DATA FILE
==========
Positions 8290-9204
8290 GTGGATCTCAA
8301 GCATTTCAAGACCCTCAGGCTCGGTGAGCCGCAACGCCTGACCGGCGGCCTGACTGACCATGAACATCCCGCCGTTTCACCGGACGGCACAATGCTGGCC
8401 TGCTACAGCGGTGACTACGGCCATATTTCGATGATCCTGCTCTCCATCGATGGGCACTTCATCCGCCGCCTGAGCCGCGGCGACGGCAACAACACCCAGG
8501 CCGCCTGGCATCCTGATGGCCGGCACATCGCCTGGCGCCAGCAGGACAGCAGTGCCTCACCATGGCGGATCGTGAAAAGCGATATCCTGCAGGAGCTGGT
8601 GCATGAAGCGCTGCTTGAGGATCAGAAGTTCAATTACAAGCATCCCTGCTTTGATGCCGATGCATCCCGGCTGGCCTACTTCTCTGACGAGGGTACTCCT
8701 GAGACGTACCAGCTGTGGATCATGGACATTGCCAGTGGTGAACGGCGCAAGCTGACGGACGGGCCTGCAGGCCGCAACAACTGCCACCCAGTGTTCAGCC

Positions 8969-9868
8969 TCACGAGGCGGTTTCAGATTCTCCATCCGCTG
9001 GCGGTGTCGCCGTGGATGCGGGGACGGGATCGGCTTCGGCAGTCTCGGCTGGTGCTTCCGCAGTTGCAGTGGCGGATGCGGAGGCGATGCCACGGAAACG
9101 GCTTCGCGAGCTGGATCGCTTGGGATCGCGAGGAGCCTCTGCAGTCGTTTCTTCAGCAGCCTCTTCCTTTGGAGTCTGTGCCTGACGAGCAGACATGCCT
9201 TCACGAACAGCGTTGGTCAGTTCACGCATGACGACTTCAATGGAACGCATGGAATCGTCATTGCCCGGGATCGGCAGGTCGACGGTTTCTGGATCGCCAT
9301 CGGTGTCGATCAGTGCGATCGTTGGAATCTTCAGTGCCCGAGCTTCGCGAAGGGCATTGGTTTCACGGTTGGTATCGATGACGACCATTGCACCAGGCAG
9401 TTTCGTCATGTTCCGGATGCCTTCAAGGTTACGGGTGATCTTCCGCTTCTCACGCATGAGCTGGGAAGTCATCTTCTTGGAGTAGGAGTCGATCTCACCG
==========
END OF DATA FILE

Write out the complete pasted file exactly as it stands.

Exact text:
Positions 8290-9204
8290 GTGGATCTCAA
8301 GCATTTCAAGACCCTCAGGCTCGGTGAGCCGCAACGCCTGACCGGCGGCCTGACTGACCATGAACATCCCGCCGTTTCACCGGACGGCACAATGCTGGCC
8401 TGCTACAGCGGTGACTACGGCCATATTTCGATGATCCTGCTCTCCATCGATGGGCACTTCATCCGCCGCCTGAGCCGCGGCGACGGCAACAACACCCAGG
8501 CCGCCTGGCATCCTGATGGCCGGCACATCGCCTGGCGCCAGCAGGACAGCAGTGCCTCACCATGGCGGATCGTGAAAAGCGATATCCTGCAGGAGCTGGT
8601 GCATGAAGCGCTGCTTGAGGATCAGAAGTTCAATTACAAGCATCCCTGCTTTGATGCCGATGCATCCCGGCTGGCCTACTTCTCTGACGAGGGTACTCCT
8701 GAGACGTACCAGCTGTGGATCATGGACATTGCCAGTGGTGAACGGCGCAAGCTGACGGACGGGCCTGCAGGCCGCAACAACTGCCACCCAGTGTTCAGCC

Positions 8969-9868
8969 TCACGAGGCGGTTTCAGATTCTCCATCCGCTG
9001 GCGGTGTCGCCGTGGATGCGGGGACGGGATCGGCTTCGGCAGTCTCGGCTGGTGCTTCCGCAGTTGCAGTGGCGGATGCGGAGGCGATGCCACGGAAACG
9101 GCTTCGCGAGCTGGATCGCTTGGGATCGCGAGGAGCCTCTGCAGTCGTTTCTTCAGCAGCCTCTTCCTTTGGAGTCTGTGCCTGACGAGCAGACATGCCT
9201 TCACGAACAGCGTTGGTCAGTTCACGCATGACGACTTCAATGGAACGCATGGAATCGTCATTGCCCGGGATCGGCAGGTCGACGGTTTCTGGATCGCCAT
9301 CGGTGTCGATCAGTGCGATCGTTGGAATCTTCAGTGCCCGAGCTTCGCGAAGGGCATTGGTTTCACGGTTGGTATCGATGACGACCATTGCACCAGGCAG
9401 TTTCGTCATGTTCCGGATGCCTTCAAGGTTACGGGTGATCTTCCGCTTCTCACGCATGAGCTGGGAAGTCATCTTCTTGGAGTAGGAGTCGATCTCACCG